How much you sleep can affect fat cells

Published On: Oct 19 2012 05:19:20 PM EDT
Updated On: Nov 16 2012 11:20:12 AM EST
PEMBROKE PARK, Fla. -

If you're dieting and exercising and still not losing weight another factor may be in play: your sleep habits.

"We all remember our mothers telling us to get enough beauty sleep, now scientists have confirmed that the benefits of sleep are more than skin deep," said Local 10's Dr. Ari Soffer.

A report published in the Annals of Internal Medicine found that even a short period of sleep deprivation can have a direct and harmful effect on fat cells.

"This latest study suggest that proper sleep plays an important role in preventing diseases such as diabetes and obesity and may be as important as diet and exercise, only much easier," said Soffer.

Soffer said the study found that over time, too little sleep plays havoc with fat cells which can lead to weight gain.

"For those who are already obese or already on a path to diabetes, not enough sleep might be really dangerous," said Soffer.

Soffer offered some ways to get a good nights sleep:

-Sleep in a cool environment; suggested temperature is around 68 degrees.

-Turn off all lights, including computers and TVs.

-Wear loose clothing; the less restrictive the better.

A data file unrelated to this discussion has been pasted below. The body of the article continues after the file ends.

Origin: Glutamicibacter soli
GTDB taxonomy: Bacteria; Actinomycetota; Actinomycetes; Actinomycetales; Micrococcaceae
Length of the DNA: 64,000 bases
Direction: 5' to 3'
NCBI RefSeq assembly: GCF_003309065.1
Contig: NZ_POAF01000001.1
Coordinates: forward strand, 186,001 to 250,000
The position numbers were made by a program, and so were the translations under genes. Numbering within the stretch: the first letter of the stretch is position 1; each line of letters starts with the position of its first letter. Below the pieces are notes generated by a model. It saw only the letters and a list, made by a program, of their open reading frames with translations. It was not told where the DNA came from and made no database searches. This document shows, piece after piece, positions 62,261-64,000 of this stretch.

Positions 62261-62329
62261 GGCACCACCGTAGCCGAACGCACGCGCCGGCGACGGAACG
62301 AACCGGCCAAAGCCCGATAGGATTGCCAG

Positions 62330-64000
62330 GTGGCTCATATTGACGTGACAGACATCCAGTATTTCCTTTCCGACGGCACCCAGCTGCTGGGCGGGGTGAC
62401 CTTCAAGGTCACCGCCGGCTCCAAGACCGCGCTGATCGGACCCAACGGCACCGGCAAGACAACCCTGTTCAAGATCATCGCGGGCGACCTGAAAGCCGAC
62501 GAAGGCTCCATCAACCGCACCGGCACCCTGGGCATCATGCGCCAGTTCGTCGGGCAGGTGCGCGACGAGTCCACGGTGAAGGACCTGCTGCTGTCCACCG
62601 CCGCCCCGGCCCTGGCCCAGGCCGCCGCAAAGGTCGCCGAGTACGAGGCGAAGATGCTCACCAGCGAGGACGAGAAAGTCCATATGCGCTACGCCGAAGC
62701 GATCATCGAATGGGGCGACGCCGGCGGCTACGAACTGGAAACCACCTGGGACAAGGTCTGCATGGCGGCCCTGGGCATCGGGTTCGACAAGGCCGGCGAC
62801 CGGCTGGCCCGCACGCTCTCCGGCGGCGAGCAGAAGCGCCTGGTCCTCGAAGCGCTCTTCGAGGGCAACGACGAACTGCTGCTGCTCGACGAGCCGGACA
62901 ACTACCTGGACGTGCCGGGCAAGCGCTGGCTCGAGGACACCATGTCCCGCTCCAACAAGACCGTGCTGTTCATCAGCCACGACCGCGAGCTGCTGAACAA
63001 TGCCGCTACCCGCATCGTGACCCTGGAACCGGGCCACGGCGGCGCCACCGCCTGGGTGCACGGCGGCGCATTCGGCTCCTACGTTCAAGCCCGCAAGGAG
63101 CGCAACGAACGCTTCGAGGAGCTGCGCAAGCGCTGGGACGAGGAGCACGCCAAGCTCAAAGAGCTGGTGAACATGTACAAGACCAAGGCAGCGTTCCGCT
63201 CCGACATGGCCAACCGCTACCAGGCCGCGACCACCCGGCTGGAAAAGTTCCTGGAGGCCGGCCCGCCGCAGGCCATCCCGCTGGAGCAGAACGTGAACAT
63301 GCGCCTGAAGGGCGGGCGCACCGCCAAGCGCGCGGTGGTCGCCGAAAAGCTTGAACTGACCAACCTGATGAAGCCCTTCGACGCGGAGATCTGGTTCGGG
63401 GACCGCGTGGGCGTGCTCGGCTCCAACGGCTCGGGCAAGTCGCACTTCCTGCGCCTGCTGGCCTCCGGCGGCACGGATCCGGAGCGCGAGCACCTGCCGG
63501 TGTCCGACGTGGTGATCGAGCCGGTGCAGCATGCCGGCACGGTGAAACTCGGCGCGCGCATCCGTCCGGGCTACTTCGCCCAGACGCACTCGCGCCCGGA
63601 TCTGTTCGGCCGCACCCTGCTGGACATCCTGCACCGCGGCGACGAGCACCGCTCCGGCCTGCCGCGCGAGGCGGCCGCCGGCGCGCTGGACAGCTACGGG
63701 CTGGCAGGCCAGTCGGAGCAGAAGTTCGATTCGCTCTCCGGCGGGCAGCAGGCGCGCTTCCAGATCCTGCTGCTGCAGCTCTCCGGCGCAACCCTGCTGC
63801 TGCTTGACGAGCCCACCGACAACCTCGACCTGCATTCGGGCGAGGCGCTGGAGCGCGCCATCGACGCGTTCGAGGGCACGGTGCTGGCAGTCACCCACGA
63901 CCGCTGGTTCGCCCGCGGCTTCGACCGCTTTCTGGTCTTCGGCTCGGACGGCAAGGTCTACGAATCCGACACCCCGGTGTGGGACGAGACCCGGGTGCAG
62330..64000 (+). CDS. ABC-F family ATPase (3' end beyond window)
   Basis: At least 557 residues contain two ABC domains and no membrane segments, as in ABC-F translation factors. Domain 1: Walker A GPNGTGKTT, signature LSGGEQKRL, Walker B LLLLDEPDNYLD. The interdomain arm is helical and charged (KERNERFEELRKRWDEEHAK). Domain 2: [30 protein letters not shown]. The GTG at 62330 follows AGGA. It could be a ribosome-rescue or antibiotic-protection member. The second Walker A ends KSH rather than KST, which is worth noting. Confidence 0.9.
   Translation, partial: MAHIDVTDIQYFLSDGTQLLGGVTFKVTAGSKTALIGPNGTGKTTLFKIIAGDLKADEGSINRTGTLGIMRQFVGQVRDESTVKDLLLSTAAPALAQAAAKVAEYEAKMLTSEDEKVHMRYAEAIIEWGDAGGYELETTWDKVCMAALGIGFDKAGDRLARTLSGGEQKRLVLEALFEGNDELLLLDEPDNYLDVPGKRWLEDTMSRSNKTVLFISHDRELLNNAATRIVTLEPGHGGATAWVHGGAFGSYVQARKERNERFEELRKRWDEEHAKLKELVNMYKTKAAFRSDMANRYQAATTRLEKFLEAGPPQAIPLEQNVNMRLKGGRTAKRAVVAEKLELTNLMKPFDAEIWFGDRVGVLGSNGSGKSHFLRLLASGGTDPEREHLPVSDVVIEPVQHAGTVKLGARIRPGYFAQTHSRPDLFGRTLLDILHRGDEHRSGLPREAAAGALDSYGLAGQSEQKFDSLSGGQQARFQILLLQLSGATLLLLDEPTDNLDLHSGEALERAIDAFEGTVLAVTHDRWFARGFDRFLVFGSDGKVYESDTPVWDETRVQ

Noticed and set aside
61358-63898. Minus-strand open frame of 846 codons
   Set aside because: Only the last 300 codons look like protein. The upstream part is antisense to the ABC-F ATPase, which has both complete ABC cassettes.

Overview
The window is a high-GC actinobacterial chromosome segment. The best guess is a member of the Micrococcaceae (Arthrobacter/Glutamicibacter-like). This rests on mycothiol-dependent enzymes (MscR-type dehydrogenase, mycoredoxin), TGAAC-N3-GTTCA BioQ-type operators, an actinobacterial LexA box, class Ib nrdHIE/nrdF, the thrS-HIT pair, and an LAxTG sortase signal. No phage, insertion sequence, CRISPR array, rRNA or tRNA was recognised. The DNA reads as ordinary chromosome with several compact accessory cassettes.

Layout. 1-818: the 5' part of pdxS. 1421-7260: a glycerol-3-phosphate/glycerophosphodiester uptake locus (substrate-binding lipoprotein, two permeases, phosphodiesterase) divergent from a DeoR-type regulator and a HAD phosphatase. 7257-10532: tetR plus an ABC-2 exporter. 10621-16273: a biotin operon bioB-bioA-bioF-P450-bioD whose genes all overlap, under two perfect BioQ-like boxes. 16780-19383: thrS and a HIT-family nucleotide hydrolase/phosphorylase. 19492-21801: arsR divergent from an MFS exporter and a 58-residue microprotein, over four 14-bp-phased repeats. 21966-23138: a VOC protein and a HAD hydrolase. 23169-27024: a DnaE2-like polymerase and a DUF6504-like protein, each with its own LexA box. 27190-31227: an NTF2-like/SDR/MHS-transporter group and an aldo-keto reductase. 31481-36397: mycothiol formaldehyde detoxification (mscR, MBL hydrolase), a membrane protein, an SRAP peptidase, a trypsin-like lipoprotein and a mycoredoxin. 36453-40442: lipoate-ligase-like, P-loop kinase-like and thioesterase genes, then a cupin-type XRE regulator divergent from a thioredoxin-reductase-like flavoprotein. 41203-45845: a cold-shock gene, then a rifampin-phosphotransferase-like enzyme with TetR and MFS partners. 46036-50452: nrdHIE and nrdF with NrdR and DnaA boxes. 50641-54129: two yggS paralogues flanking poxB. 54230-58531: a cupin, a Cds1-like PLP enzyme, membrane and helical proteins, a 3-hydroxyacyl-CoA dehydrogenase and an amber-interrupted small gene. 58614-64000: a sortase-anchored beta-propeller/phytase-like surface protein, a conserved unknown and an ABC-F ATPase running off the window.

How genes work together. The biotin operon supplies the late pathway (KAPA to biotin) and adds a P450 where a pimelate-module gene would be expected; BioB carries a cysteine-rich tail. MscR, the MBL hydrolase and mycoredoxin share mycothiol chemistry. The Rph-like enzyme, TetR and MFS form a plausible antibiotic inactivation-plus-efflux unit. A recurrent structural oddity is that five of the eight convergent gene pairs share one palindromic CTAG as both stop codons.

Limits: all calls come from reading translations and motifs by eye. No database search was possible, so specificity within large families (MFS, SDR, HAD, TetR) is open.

-Point your alarm clock away from you.

-Consider white noise machines if you can'b block out sound in your home.

-If you snore, see your doctor; you might have sleep apnea, a treatable condition.

"Be careful about turning to over the counter or prescription sleep aids. These drugs can have serious side effects and may be habit forming," said Soffer.

Soffer recommends finding natural ways to relax before bed including gentle stretching, deep breathing, or drinking a cup of chamomile tea.

How much sleep do you need?

"School age children need around 10 hours per night. A recent study showed that children that get an extra 27 minutes of sleep per night did better overall in school than those who didn't," said Soffer.

In general, most young adults need 7 to 9 hours of sleep per night.

"As we age, the need for sleep decreases slightly, to about 7 to 8 hours a night," said Soffer.

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